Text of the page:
Hobby financing issues still unsettled
Few are the areas with such overabundance of documents, filled with swelling words, as children’s hobby education. Research revealing the little «hobbied» ones as more successful in future studies and life as such.
In both cases, results are quite clearly measured. And not by future science, culture and sports greats alone – but, also, by youth unemployment, the plague of all Europe. «Hobbies grant children ways of self expression, they develop a feeling of belonging, a support network. Via hobbies, they can gain recognition, grow in confidence, discover their potential – often hidden with formal education,» underlines the 2013 year-book on youth monitoring by Praxis, a think tank.
Still the politicians, while enthusiastically emphasising creativity, innovation, knowledge and what not, have failed to find solutions with state capitation fees helping parents/local governments in their endeavours. Quoting Margus Tsahkna (IRL), head of Riigikogu social affairs committee: firstly; where to find such money; secondly: how to guarantee it [the money] really reaches hobby education.
In other words: that the extra euros would not end up lost in local government coffers, nor providing beer for problematic parents. Any universal subsidy poses risks of money thrown to the wind. The more so that the background of hobby-education-providers is patchy, to say the least.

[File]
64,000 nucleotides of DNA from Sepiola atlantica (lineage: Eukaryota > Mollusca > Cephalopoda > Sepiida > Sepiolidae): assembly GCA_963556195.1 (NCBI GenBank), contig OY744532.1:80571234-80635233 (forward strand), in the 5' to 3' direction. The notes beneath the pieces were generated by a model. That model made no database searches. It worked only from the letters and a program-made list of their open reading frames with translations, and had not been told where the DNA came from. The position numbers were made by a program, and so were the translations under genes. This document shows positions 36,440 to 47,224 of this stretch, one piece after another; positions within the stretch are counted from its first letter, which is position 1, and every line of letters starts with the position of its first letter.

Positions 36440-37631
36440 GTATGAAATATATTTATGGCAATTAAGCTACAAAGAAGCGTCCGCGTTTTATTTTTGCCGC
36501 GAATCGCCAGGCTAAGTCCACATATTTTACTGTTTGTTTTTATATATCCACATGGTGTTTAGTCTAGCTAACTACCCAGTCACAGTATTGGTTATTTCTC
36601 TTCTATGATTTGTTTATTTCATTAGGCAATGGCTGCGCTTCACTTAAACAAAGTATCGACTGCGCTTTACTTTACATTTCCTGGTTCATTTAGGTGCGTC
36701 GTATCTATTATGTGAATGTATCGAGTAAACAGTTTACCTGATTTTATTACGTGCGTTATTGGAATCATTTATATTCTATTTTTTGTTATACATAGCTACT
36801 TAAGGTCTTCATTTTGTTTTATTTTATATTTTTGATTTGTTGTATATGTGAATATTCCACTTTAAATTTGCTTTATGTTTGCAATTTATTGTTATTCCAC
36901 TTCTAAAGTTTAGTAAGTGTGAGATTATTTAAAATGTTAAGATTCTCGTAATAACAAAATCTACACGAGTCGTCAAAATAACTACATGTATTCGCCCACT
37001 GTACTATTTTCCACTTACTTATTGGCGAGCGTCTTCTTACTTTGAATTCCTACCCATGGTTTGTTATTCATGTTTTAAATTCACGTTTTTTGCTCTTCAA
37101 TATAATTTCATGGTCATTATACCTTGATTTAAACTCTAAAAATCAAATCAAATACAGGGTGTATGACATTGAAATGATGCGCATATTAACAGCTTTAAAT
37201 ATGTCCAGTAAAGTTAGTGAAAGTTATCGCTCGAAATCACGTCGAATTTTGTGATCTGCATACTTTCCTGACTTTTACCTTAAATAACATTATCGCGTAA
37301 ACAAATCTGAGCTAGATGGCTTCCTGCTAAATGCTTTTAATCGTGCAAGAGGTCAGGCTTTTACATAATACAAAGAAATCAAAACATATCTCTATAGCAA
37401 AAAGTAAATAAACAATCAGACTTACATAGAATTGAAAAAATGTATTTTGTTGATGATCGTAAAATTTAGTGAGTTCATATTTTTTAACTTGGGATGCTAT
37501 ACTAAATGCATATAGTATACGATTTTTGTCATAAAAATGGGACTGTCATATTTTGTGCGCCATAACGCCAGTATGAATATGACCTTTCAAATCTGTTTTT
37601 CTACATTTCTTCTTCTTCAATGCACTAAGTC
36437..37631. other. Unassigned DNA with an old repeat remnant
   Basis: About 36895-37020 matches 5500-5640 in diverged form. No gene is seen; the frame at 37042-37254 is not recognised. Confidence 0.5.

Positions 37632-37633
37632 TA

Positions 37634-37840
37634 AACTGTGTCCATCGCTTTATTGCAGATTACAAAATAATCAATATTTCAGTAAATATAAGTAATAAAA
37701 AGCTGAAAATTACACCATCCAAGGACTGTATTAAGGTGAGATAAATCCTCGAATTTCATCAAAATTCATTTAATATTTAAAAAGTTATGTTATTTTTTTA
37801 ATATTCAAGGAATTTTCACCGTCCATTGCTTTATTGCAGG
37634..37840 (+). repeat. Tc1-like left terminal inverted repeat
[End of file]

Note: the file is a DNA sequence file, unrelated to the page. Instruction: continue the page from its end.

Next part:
Lacking answers, state hobby money was now also cut from 2014 budget; explicit promises by coalition (2014 is the year) watered down to «sometimes, in the future». Let’s hope the words were not election talk, only. Hobby education being no less socially sensitive than state officials’ salaries.
Sure: state money would be no magic wand making all equal. Some sports are more expensive. In cities, opportunities will always be more abundant than in back country. In village life, it will often take a local fanatic, anyhow – with all respect.
Extra fanatics spawned by state money? Questionable… Surely, however, gaps between families would be somewhat narrowed. As stated, this spring, by Chancellery of the Riigikogu legal and analysis department: while, during the global economic crisis, hobby education average attendance rather increased, the rich-poor family gap has more than doubled since 2007.